Supreme Court shoots down argument for abolishing dividend tax: report
The Supreme Court shot down one of the Dutch government's main arguments for abolishing dividend tax. The Netherlands' dividend tax is legally very sustainable and not discriminatory for foreign investors. It therefore does not have to be abolished to prevent lawsuits and repayment of taxes, Advocate General Peter Wattel of the Supreme Court wrote in advice to the government, NOS reports.
The government used the legal sustainability of Dutch dividend tax in a European context as an argument to abolish this tax. Foreign investors argue that the Dutch dividend tax is discriminatory because it treats them differently than Dutch investment funds. According to State Secretary Menno Snel of Finance, 11 thousand restitution requests were submitted by foreign funds, 7 thousand of which ended up in court. In the worst case scenario, the Netherlands would have to repay 1.7 billion euros in dividend taxes.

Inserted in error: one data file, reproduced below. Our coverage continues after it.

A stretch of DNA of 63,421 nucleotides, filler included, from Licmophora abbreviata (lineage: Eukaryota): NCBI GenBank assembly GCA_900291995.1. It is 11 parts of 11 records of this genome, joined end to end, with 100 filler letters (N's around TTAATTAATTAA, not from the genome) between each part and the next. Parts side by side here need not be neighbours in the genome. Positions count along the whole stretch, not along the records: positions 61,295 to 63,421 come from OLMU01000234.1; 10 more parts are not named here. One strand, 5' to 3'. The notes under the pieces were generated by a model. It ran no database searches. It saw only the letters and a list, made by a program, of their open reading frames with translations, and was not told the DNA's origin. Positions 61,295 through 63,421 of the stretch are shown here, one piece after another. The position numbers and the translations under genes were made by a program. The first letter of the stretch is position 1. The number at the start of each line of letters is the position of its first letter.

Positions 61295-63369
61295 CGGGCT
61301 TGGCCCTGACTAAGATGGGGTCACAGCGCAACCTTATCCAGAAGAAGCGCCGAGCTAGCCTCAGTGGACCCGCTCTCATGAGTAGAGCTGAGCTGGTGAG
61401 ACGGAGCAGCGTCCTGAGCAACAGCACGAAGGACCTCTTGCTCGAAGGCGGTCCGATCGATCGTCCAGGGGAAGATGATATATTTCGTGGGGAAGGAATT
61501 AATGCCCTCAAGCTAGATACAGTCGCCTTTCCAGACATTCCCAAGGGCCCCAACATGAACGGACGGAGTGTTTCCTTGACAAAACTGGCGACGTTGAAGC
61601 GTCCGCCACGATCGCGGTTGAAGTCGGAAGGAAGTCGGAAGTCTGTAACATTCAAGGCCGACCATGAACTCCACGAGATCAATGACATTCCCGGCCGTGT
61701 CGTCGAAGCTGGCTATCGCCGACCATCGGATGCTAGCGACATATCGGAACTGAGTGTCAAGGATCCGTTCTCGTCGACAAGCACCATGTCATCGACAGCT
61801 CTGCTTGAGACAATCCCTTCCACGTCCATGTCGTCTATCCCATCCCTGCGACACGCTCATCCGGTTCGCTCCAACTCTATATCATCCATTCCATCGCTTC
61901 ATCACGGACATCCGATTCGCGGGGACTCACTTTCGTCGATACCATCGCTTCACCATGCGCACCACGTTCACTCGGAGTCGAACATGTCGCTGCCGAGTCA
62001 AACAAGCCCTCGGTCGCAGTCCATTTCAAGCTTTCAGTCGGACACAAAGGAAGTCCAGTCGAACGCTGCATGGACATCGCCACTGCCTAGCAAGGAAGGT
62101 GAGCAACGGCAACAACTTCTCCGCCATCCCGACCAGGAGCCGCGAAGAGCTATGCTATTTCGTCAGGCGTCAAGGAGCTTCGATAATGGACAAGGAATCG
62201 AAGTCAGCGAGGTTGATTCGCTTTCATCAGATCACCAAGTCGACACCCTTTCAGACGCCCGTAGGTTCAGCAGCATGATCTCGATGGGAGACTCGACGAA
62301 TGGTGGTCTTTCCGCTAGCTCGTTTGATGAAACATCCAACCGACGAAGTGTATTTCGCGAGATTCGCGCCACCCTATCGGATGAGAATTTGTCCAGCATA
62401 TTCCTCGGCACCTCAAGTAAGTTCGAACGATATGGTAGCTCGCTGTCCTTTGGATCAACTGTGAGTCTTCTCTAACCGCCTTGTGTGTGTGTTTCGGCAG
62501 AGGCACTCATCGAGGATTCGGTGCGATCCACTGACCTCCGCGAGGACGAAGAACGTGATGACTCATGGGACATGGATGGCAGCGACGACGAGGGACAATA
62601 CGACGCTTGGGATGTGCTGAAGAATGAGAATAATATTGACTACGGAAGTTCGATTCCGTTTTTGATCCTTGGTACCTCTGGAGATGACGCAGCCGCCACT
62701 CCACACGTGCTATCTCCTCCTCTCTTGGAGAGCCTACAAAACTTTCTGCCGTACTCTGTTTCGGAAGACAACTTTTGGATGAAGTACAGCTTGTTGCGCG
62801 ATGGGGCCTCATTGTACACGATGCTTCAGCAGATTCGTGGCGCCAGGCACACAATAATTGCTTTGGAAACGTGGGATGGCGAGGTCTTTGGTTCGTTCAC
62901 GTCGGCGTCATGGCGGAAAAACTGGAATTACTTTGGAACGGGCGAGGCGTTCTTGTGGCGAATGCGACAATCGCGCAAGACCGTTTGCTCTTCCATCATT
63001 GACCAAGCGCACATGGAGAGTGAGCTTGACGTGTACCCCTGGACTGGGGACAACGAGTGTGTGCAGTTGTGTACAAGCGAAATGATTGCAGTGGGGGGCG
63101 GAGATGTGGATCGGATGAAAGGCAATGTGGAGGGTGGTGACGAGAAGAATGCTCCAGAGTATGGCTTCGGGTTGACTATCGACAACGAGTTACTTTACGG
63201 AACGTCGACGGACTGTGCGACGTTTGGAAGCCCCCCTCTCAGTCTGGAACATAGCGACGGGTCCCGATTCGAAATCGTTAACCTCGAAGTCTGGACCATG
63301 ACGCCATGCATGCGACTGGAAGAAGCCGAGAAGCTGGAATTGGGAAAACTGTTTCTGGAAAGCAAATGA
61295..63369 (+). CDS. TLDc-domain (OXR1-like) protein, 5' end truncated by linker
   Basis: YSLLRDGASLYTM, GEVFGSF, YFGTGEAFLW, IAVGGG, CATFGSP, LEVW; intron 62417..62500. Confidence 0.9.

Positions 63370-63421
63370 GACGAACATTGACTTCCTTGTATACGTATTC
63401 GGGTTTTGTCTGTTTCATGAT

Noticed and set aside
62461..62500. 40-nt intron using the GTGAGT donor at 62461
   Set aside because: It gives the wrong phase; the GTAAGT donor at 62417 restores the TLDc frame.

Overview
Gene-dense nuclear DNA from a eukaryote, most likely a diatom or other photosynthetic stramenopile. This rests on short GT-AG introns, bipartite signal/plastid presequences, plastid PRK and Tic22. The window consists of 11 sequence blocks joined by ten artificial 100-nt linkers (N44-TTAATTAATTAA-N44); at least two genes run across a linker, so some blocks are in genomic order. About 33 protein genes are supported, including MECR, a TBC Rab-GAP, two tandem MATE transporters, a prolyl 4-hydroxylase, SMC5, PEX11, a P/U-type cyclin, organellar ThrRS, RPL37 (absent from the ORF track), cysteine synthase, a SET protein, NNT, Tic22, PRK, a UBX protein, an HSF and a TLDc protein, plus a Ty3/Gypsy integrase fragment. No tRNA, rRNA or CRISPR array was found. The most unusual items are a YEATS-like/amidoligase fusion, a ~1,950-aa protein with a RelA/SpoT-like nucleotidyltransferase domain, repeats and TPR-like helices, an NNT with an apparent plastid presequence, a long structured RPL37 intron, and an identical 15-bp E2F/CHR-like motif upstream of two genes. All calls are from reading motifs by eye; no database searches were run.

In a similar case on dividend tax in Denmark, the European Court ruled in June that Denmark discriminates with its dividend tax. But according to Advocate General Wattel, the Dutch dividend tax is not in conflict with European law. While the Dutch tax does treat foreign funds differently, they do not benefit from it and the only disadvantage they face is a large and expensive administrative burden. Dividend tax therefore does not have to be abolished, minor adjustments would be sufficient.
The Supreme Court usually only publishes advice two weeks after multiple parties were given the chance to look at it. The publication of this advice was accelerated due to recent events, a spokesperson said to NU.nl.
On Friday Unilever scrapped the planned move of its head office to Rotterdam due to growing protest from British shareholders. Later on Friday Prime Minister Mark Rutte announced that the government will reconsider the abolition of the dividend tax.